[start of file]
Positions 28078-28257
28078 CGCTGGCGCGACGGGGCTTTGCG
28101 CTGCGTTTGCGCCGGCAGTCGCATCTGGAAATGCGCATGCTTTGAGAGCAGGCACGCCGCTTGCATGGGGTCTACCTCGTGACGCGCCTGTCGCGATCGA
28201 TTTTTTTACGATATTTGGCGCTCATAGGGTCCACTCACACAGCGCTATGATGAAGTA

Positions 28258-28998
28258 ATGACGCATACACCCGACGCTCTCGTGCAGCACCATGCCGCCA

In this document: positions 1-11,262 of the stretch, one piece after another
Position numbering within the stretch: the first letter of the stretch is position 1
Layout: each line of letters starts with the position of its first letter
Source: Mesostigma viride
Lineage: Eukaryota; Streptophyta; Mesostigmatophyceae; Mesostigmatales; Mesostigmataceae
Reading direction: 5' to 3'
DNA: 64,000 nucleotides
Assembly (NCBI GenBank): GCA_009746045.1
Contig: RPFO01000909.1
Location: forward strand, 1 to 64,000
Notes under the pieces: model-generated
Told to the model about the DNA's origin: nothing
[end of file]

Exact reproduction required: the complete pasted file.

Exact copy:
Positions 28078-28257
28078 CGCTGGCGCGACGGGGCTTTGCG
28101 CTGCGTTTGCGCCGGCAGTCGCATCTGGAAATGCGCATGCTTTGAGAGCAGGCACGCCGCTTGCATGGGGTCTACCTCGTGACGCGCCTGTCGCGATCGA
28201 TTTTTTTACGATATTTGGCGCTCATAGGGTCCACTCACACAGCGCTATGATGAAGTA

Positions 28258-28998
28258 ATGACGCATACACCCGACGCTCTCGTGCAGCACCATGCCGCCA

In this document: positions 1-11,262 of the stretch, one piece after another
Position numbering within the stretch: the first letter of the stretch is position 1
Layout: each line of letters starts with the position of its first letter
Source: Mesostigma viride
Lineage: Eukaryota; Streptophyta; Mesostigmatophyceae; Mesostigmatales; Mesostigmataceae
Reading direction: 5' to 3'
DNA: 64,000 nucleotides
Assembly (NCBI GenBank): GCA_009746045.1
Contig: RPFO01000909.1
Location: forward strand, 1 to 64,000
Notes under the pieces: model-generated
Told to the model about the DNA's origin: nothing